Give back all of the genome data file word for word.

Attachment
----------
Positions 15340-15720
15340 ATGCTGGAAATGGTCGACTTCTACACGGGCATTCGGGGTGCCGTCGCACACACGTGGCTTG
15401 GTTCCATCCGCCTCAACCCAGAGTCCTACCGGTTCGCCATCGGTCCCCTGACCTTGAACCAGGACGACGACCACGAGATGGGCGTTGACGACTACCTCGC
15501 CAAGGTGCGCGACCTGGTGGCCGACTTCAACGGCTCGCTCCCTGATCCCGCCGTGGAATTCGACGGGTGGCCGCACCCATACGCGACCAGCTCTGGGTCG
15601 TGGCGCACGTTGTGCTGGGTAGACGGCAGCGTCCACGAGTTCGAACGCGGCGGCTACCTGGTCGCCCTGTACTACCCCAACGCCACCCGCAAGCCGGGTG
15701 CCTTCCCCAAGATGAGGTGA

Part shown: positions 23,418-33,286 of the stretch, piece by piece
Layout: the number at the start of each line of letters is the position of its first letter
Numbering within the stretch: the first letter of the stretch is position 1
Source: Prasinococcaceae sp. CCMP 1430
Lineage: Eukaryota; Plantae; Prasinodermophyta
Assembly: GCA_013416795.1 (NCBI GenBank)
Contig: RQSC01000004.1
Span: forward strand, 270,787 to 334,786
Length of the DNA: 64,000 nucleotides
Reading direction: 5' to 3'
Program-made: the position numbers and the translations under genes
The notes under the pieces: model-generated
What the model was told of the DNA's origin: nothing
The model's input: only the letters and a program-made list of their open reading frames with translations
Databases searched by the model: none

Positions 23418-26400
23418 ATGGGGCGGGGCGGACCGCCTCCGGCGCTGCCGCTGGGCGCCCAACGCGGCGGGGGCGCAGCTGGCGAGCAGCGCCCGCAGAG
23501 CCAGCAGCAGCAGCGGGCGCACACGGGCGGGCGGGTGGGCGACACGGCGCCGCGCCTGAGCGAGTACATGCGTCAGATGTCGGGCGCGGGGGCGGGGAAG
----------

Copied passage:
Positions 15340-15720
15340 ATGCTGGAAATGGTCGACTTCTACACGGGCATTCGGGGTGCCGTCGCACACACGTGGCTTG
15401 GTTCCATCCGCCTCAACCCAGAGTCCTACCGGTTCGCCATCGGTCCCCTGACCTTGAACCAGGACGACGACCACGAGATGGGCGTTGACGACTACCTCGC
15501 CAAGGTGCGCGACCTGGTGGCCGACTTCAACGGCTCGCTCCCTGATCCCGCCGTGGAATTCGACGGGTGGCCGCACCCATACGCGACCAGCTCTGGGTCG
15601 TGGCGCACGTTGTGCTGGGTAGACGGCAGCGTCCACGAGTTCGAACGCGGCGGCTACCTGGTCGCCCTGTACTACCCCAACGCCACCCGCAAGCCGGGTG
15701 CCTTCCCCAAGATGAGGTGA

Part shown: positions 23,418-33,286 of the stretch, piece by piece
Layout: the number at the start of each line of letters is the position of its first letter
Numbering within the stretch: the first letter of the stretch is position 1
Source: Prasinococcaceae sp. CCMP 1430
Lineage: Eukaryota; Plantae; Prasinodermophyta
Assembly: GCA_013416795.1 (NCBI GenBank)
Contig: RQSC01000004.1
Span: forward strand, 270,787 to 334,786
Length of the DNA: 64,000 nucleotides
Reading direction: 5' to 3'
Program-made: the position numbers and the translations under genes
The notes under the pieces: model-generated
What the model was told of the DNA's origin: nothing
The model's input: only the letters and a program-made list of their open reading frames with translations
Databases searched by the model: none

Positions 23418-26400
23418 ATGGGGCGGGGCGGACCGCCTCCGGCGCTGCCGCTGGGCGCCCAACGCGGCGGGGGCGCAGCTGGCGAGCAGCGCCCGCAGAG
23501 CCAGCAGCAGCAGCGGGCGCACACGGGCGGGCGGGTGGGCGACACGGCGCCGCGCCTGAGCGAGTACATGCGTCAGATGTCGGGCGCGGGGGCGGGGAAG